Photo courtesy Architecture for Humanity Architecture for Humanity is currently supporting reconstruction efforts in the earthquake and tsunami-ravaged areas of Japan. AFH's Ishinomaki, Japan, office has completed 16 projects, including a new school building, above, for a kindergarten that was destroyed in the March 2011 tsunami. Eric Cesal is the new executive director of Architecture for Humanity (AFH), the nonprofit’s board of directors announced today. A longtime volunteer, Cesal joined AFH full-time in 2010 to start the Haiti Rebuilding Center in Port-au-Prince. Since 2012 he has led the organization’s global post-disaster rebuilding efforts from its headquarters in San Francisco. Cesal
Marc Norman has been the director of UPSTATE: A Center for Design, Research, and Real Estate at the Syracuse University School of Architecture since 2012. The program was created by former dean Mark Robbins to, in Norman’s words, “tie faculty and students to real-world projects in the city and the region.” Norman studied political economics at Berkeley and urban planning at UCLA and spent four years as a project manager for Skid Row Housing Trust, a community development corporation in Los Angeles, before moving to New York. There, he worked for Lehman Brothers, financing affordable housing, and for Deutsche Bank,
The Czech artist discusses her installation “The Architecture of Sleep” at the Frieze Art Fair. Performers precariously snooze in artist Eva Kotátková's installation The Architecture of Sleep at the Frieze New York art fair last weekend. The annual Frieze New York art fair took place last weekend, and as usual, conditions inside the quarter-mile-long tent that houses the event felt a bit overstimulating. Inside the brightly lit belly of the temporary structure, a snaking white form designed by Brooklyn firm SO–IL, visitors bounced among 190 booths where dealers presented work in eye-catching installations arranged to command maximum attention from collectors.
Istallation view of Binet's work on view in Ammann//Gallery's booth at Collective 2. The second edition of the Collective design fair takes place this weekend in Manhattan. This year, the fair—founded by architect Steven Learner—has set up shop in the atrium at the McKim, Mead & White-designed Farley Post Office in Manhattan and added 19 additional galleries to its roster. One of the newcomers, German dealer Gabrielle Ammann, is offering work by Zaha Hadid, Wolfs + Jung, Satyendra Pakhalé, and several others—including an impressive table by Studio Nucleo—but among the highlights of her booth are 10 prints by architectural photographer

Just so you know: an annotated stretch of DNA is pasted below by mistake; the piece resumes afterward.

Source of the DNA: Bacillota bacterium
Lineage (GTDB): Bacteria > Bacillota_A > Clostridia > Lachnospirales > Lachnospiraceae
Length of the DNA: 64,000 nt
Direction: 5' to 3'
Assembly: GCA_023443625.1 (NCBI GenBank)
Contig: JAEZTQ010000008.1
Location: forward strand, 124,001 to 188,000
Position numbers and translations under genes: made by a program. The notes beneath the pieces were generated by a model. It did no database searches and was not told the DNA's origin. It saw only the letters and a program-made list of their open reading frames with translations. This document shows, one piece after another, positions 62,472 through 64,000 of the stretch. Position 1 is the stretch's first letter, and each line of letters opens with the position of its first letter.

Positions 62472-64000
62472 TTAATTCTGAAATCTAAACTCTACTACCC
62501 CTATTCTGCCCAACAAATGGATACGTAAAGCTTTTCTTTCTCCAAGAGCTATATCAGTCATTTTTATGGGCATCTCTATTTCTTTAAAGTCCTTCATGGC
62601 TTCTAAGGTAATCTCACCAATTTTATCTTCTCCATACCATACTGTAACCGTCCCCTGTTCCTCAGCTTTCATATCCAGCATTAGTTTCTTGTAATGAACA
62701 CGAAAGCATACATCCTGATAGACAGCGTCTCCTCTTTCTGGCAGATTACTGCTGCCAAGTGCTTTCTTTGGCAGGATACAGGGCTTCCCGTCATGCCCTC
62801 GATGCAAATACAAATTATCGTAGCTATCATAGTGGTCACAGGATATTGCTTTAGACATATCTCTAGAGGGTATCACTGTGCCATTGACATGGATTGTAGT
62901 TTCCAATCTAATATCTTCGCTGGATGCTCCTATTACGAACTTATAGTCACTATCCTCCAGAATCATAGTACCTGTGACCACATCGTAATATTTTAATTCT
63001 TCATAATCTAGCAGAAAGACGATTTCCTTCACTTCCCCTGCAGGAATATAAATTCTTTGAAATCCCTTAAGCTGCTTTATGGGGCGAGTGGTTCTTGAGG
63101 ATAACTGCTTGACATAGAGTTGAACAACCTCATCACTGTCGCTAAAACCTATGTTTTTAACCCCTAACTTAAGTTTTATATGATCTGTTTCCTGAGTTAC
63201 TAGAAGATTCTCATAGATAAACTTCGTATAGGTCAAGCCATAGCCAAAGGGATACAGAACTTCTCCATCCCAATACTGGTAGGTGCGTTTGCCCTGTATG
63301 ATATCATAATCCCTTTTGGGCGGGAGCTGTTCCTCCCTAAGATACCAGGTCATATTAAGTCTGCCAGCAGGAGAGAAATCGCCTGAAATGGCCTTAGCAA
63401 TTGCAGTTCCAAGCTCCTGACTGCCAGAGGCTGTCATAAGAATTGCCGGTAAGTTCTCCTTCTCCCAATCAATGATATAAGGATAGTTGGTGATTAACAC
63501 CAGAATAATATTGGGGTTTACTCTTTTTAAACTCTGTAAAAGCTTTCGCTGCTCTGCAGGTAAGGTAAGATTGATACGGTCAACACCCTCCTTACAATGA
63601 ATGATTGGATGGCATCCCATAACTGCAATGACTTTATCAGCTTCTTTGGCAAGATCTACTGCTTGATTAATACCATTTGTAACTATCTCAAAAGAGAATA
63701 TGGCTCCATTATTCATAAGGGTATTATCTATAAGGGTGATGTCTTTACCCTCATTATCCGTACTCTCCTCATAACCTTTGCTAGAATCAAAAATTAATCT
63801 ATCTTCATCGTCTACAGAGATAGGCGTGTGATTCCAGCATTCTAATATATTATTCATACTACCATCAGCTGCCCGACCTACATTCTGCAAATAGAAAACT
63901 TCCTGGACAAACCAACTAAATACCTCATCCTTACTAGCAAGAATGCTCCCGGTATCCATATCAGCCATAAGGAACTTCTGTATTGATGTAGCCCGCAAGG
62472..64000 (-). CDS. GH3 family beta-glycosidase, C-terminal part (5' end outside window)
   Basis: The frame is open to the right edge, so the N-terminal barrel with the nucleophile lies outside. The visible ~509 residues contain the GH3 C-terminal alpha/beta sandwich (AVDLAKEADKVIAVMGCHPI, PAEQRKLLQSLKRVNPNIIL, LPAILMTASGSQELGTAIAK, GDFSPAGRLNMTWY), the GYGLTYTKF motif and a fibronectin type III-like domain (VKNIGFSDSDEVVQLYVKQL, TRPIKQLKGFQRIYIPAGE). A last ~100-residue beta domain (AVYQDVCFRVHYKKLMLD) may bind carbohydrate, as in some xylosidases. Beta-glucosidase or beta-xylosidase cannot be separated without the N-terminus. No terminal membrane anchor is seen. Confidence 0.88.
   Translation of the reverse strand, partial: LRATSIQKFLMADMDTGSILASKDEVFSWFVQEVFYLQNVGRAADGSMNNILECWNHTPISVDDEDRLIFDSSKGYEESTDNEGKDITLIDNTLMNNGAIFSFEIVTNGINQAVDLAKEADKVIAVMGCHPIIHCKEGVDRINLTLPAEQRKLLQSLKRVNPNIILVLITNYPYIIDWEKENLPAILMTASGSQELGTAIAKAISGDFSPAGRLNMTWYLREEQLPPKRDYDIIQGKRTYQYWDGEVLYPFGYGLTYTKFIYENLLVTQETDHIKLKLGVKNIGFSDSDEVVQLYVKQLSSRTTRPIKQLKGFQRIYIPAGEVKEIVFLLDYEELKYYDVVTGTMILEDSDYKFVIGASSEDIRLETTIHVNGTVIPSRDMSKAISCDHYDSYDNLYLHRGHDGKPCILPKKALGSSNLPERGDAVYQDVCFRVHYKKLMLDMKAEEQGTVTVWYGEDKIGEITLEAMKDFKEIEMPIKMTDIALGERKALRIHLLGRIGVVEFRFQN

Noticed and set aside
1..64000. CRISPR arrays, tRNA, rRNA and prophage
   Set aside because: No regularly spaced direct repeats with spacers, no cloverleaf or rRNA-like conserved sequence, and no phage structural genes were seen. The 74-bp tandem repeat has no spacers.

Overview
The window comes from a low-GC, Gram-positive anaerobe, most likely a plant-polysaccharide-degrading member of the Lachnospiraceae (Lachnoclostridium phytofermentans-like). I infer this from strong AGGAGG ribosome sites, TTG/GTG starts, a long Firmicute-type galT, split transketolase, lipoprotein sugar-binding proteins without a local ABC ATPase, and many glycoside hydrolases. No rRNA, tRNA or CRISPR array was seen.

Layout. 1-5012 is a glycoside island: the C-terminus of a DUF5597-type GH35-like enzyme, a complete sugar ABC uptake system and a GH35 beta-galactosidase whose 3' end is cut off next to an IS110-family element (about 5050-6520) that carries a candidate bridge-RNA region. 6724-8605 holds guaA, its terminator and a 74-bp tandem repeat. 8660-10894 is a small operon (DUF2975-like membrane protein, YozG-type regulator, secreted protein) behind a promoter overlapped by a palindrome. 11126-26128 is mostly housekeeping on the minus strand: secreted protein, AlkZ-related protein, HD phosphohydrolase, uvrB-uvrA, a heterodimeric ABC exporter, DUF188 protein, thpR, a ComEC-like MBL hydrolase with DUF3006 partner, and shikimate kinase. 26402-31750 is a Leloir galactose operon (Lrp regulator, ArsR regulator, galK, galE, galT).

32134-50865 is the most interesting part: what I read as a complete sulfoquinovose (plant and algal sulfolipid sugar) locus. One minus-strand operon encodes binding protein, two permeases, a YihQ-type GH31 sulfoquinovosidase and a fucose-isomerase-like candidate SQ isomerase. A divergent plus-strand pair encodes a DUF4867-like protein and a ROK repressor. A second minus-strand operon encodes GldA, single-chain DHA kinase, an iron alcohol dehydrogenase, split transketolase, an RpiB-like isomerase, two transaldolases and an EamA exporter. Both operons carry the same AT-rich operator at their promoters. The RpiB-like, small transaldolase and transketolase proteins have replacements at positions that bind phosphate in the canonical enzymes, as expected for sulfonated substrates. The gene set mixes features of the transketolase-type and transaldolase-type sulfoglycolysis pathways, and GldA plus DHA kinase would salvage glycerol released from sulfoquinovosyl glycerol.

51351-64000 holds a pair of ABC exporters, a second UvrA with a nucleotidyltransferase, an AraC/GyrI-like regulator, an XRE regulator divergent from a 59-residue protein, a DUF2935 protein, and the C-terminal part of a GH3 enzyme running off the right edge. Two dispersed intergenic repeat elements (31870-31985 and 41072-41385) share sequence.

Theaster Gates will present the 10th annual Lewis Mumford Lecture at The City College of New York on May 1. Theaster Gates is a performance artist, potter, object maker, educator, urban planner, and innovator, and he has become a catalyst for renewal on Chicago’s South Side by putting his background to use in a unique way. His Dorchester Projects transformed abandoned houses into small cultural centers. He partnered with the University of Chicago, where he is a lecturer in the Department of Visual Arts, to create the Arts Incubator for artists-in-residence in a neglected building. And he’s now working on
In July 2012, Dominique Perrault Architecture won a competition to transform France's biggest post office into a mixed-use municipal and commercial facility. The Poste Centrale du Louvre (Central Post Office of the Louvre) in Paris was built between 1880 and 1888. For French architect Dominique Perrault, 2014 is off to an impressive start. Last month, he inaugurated two new projects—DC Tower 1 in Vienna and a Grand Theater for the small town of Albi in southern France. At the same time that his Paris-based firm is designing tall buildings and large developments throughout Europe and Asia, he’s taken on several
The artist Iván Navarro takes an anachronistic piece of New York’s skyline and turns it into one of his perception-confounding, selfie-ready installations. They are as much a symbol of New York City as the Empire State and Chrysler Buildings, but far more humble. The wooden water towers that dot the city’s rooflines seem like relics from an older era, and yet they still provide water to thousands of buildings, doing their job well enough that centuries of technological advances have failed to render them entirely obsolete. For his exhibition This Land Is Your Land, Chilean-born, Brooklyn-based artist Iván Navarro planted